Last week, the long weekend gave me a chance to see "District 9" in the movie theater. The film's science fiction elements took a back seat to its moral objective however, which was roughly to serve as an allegory for the Apartheid in South Africa.

Treatment of the aliens by humans, as a subhuman species really becomes emotionally jarring through the intense blood and gore that comprise the latter half of the movie. Audiences ultimately walk away from "District 9" disgusted by the inhumanity of the human race.

A nontraditional narrative, "District 9" is largely told through the use of mock documentary and news clips, interlaced with security camera footage. At points that style is abandoned during the film to engross the audience in the action, but it's still an incredibly effective method of storytelling.

Guys drooling over Megan Fox, after her appearance in "Transformers: Revenge of the Fallen," will have a chance to see her in a new horror film this week. Appearing in theaters this week are "Cloudy with a Chance of Meatballs," "Love Happens," "Jennifer's Body," "Bright Star," and "The Informant."

Based on the children's book by the same name, this film centers on a town where food rains from the sky.

Former collaborators on the television series "Clone High," Phil Lord and Chris Miller, team up again to co-write and direct this animated feature. Similar to most films of the genre, an eclectic mix of celebrities round out the voice department, including Bill Hader, Anna Faris, James Caan, Andy Samberg, Bruce Campbell, Mr. T, and Neil Patrick Harris.

WHO SHOULD SEE IT: Children who grew up with "Cloudy with a Chance of Meatballs" will be excited for their beloved book come to life as an animated film. Moviegoers with an appreciation for the CG animation genre will be inclined to view this one, as well as parents looking for a good movie to take their children to see.

On a business trip to Seattle, a popular motivational speaker (Aaron Eckhart) forms a strong connection with a woman (Jennifer Aniston) who attends one of his seminars. Their romantic bond forces him to deal the fact that he hasn't truly confronted his wife's recent death.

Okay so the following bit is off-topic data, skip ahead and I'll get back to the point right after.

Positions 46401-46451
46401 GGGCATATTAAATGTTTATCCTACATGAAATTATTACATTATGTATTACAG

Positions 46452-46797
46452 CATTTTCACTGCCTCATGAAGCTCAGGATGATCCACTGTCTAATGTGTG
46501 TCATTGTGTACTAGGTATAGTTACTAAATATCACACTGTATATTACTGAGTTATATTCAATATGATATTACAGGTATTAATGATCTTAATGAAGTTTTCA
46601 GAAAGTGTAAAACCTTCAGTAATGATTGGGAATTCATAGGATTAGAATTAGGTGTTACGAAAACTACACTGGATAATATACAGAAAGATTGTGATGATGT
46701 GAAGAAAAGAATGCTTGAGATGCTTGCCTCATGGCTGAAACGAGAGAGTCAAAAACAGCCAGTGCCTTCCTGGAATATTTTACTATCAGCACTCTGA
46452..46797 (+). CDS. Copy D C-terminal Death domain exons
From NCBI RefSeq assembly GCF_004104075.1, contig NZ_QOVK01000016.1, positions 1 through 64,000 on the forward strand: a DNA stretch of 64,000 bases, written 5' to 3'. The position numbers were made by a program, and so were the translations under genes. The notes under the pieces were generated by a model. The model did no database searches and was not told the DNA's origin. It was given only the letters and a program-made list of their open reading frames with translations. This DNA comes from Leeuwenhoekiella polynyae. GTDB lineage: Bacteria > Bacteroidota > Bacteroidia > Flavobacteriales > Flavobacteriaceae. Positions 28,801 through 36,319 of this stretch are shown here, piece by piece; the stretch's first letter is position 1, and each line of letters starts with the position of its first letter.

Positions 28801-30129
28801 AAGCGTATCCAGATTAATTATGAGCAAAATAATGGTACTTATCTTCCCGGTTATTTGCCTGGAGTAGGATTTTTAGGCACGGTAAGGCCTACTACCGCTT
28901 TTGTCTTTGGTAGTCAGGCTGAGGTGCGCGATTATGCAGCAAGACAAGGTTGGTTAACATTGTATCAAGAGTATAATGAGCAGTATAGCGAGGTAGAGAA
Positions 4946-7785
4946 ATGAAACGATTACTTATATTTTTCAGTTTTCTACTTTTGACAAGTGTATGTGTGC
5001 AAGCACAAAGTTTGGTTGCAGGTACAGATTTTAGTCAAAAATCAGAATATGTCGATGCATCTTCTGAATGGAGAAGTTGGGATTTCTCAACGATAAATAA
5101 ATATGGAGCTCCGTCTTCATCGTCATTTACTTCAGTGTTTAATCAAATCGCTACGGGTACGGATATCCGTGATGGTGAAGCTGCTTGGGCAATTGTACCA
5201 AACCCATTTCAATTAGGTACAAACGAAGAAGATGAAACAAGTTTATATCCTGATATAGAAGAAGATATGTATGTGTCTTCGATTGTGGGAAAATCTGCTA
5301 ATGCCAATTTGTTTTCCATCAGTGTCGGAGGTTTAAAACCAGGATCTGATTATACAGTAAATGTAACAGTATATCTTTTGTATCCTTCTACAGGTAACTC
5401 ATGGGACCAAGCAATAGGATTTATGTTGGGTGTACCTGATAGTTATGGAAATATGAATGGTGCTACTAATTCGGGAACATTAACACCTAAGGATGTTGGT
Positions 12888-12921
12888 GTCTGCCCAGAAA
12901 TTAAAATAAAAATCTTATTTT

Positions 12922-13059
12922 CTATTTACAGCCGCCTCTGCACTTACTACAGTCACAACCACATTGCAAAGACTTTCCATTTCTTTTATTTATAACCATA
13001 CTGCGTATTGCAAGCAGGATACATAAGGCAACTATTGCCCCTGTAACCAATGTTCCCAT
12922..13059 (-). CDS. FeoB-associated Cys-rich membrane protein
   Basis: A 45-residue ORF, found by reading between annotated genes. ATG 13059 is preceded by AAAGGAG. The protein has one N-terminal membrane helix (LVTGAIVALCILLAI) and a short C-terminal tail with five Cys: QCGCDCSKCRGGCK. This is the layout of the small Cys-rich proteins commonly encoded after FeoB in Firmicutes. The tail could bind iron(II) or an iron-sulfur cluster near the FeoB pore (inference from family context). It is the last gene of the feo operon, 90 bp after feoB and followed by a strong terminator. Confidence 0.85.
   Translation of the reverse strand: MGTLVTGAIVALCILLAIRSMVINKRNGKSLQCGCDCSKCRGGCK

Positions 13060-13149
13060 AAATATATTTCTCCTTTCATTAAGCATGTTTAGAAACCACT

Making his directorial debut, Brandon Camp also co-writes this romantic drama with Mike Thompson. Camp and Thompson worked together previously on the television series "John Doe" and co-wrote 2002's "Dragonfly."

WHO SHOULD SEE IT: Movie patrons looking for a more serious romantic movie that has an emotional story to tell will be interested in seeing "Love Happens." Anyone who has struggled to cope with the death of a spouse while attempting to return to normal life should be able to relate to Aaron Eckhart's character.

A cheerleader from a small Midwestern high school becomes possessed by a demon that seeks to kill all of the men in her town.

Karyn Kusama, whose previous credits include "" and "Girlfight," directs this comedic horror film. "Jennifer's Body" is written by Diablo Cody, the woman behind the Showtime series "The United States of Tara," and the 2007 indie comedy "Juno."

WHO SHOULD SEE IT: Cody worshippers won't want to pass on this opportunity to see her take on horror. People who like horror that doesn't take itself seriously and guys who find Megan Fox attractive also should check this movie out.

This drama focuses the poet John Keats and the last few years of his life from the perspective of his lover Fanny Brawne.

The director of 2003's "In the Cut," Jane Campion writes and helms this romantic period piece. "Bright Star" features Abbie Cornish as Fanny Brawne, Ben Whishaw as John Keats, and Paul Schnieder in the role of Charles Armitage Brown.

WHO SHOULD SEE IT: Lovers of the classic romantic drama set in a long forgotten time period should see this glimpse into the last years of John Keats. Admirers of Keats will be anxious to find out how Keats is portrayed in this film.

The United States government decides to pursue a case against an agri-business giant over a price fixing scheme, based on evidence from a star witness inside the company named Mark Whitacre.

Visionary of the "Ocean's" series Steven Soderbergh directs this unusual comedy. Scott Z. Burns, the scribe for "The Bourne Ultimatum," pens the screenplay for the film. Matt Damon stars as Mark Whitacre, joined by Thomas F. Wilson, Scott Bakula, Patton Oswalt, and "Soup" host Joel McHale.

WHO SHOULD SEE IT: Audiences that enjoy Stephen Soderbergh's style in the "Ocean's" franchise will flock to see this movie. Those who read the book by Kurt Eichenwald on which the movie is based will want to witness Damon's performance as Whitacre.

Story by Starpulse contributing writer Evan Crean, a movie trivia guru and trailer addict with a practically photographic memory of actors and directors. Get a first look at the movies premiering each week, which which ones will be worth your $10, which ones you should wait to rent and which ones aren't worth your time.